February 2008: Anthony Severin, permanent secretary external affairs, contacts Freshfield soliciting guidance and advice on how GOSL ought to proceed with RSM. Freshfield Bruckhaus and Derringer were representing the government of Grenada at the ICSID against RSM.
March 2008: King receives another cheque from RSM, reflecting payments for New Year.
March 2008: Freshfields provides preliminary perspectives on how GOSL may approach the RSM matter. They advise the GOSL to return the cheques to Grynberg.
July 2008: Huntley returns from Haiti and hands over all files on Grynberg to the ministry of external affairs.
August 2008: Cabinet by Conclusion No 856 of 2008 agrees to the engagement of Freshfields to handle or terminate the agreement with RSM.
February 2009: RSM, by letter dated February 18 formally notifies GOSL of its intention to take the matter to arbitration
April 2009: Freshfields presents detailed strategic analysis with options that the GOSL may consider, in light of their success in their handling of the Grenada arbitration matter.
Richard Frederick, then minister of physical planning, on April 27, during the 2009 – 2010 budget debate, makes the agreement between GOSL and RSM public, and a document of the House of Assembly. In the process [he] accuses Dr Anthony of selling-out Saint Lucia’s patrimony over its territorial sea for 58 years and Huntley of collaborating with Grynberg to bleed Saint Lucia, and of benefitting personally from his relationship with Gyrnberg.
Huntley comes to Saint Lucia and publishes an extensive two-part article in the Voice of St Lucia explaining the Gyrnberg oil story refuting Frederick’s claims. Huntley also gave radio and television interviews.
July 2009: Cabinet considers the options presented by Freshfields and agrees that the GOSL will seek assistance from the ComSec to renegotiate the agreement with RSM.
October 2009: Grynberg official is in Saint Lucia to discuss the renewal of the agreement, meets with ministry officials, provides them with all information requested but is not accorded an appointment with relevant ministers.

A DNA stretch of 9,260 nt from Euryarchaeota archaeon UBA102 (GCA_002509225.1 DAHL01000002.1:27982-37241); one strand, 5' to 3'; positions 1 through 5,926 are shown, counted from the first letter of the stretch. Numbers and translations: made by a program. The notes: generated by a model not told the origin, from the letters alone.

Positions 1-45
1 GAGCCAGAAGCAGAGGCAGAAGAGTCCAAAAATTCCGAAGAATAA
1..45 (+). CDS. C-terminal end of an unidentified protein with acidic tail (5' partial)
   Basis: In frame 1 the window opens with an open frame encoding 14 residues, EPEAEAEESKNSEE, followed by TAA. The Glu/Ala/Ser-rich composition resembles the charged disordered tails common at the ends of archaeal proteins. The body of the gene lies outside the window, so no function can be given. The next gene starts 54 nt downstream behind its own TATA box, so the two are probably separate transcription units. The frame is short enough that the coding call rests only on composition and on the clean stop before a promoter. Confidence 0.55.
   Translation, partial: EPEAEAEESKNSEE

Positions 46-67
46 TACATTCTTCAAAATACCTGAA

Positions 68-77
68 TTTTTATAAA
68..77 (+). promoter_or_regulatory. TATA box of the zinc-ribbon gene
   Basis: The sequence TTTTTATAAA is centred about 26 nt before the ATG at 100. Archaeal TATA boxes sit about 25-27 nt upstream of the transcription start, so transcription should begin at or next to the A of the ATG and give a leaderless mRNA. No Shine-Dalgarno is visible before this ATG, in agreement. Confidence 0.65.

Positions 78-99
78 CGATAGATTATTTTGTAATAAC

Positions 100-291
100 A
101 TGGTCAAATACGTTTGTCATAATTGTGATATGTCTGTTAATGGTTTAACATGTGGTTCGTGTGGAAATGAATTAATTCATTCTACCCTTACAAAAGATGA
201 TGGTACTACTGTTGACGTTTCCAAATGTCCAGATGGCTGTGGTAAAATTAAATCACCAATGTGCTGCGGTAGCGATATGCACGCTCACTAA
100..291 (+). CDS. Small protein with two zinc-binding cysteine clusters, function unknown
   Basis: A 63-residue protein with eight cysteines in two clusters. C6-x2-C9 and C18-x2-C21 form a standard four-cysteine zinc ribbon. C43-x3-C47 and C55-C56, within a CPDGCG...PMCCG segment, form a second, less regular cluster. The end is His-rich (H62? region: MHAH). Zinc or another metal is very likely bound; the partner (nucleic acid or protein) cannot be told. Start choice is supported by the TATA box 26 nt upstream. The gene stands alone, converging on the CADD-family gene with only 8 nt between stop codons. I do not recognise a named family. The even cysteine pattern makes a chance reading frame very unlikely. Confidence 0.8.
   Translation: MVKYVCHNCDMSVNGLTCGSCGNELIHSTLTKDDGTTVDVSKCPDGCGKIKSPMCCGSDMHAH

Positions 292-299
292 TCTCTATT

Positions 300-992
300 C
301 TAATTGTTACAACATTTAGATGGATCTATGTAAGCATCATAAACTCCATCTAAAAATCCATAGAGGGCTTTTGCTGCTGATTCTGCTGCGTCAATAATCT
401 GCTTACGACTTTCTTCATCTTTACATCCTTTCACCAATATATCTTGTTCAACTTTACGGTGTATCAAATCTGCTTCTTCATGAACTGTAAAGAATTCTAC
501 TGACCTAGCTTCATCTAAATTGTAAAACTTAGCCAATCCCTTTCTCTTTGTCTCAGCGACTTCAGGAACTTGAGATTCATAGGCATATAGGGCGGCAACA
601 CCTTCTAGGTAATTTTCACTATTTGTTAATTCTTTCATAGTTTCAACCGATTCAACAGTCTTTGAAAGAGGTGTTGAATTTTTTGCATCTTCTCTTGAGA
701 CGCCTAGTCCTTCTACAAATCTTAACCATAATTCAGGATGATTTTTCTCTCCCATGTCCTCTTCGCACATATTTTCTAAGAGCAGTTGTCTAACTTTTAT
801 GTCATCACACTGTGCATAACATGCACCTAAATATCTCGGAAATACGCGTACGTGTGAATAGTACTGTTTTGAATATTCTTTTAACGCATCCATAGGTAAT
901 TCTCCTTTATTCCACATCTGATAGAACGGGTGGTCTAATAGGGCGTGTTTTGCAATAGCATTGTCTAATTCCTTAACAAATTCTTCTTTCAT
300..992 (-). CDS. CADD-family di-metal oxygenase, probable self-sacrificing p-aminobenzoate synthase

April 2011: [Richard] Frederick, during the budget debate, knowing it’s an election year made a statement designed to mortally wound Anthony’s political fortunes. He made the following statement about the GOSL/RSM Oil Exploration Agreement:
“Since when an individual’s liability to the government is discharged by paying a minister? And don’t tell me it means government. If the government had to be inserted, a government would have been inserted here. So, you see why all the rights to our waters were sold: because the agreement clearly says royalties shall be paid to the minister personally.
“The very main signatory to that agreement makes every piece of noise with any bit of authority conferred on a minister but today you are signing an agreement so that if the person gets oil and they owe the government four percent or six percent they have to pay you. It wasn’t said by me. It’s in the agreement and the agreement is signed by Anthony who was prime minister at the time and signed it. We are dealing with a man who has a PhD in law.
“We are dealing with a man every piece of legislation that comes here if it gives the minister any little bit of authority, he says no, don’t give the minister any authority, cater for transparency. But you as prime minister can sign an agreement to pay the minister personally.”
Rufus Bousquet, the external affairs minister and Guy Joseph, the infrastructure minister also joined in the attack on Anthony.
Dr Anthony released a television statement in response to their charges.
July 2011: With general elections imminent, prime minister King addressed the nation on the Grynberg matter claiming that the government had accidentally discovered ( repeat for emphasis) the agreement between Saint Lucia and Gynberg, that Huntley had retained files and information on the mater despite requests to return them, and that, I was a business associate of Gyrnberg who had been benefitting illegally from that relationship.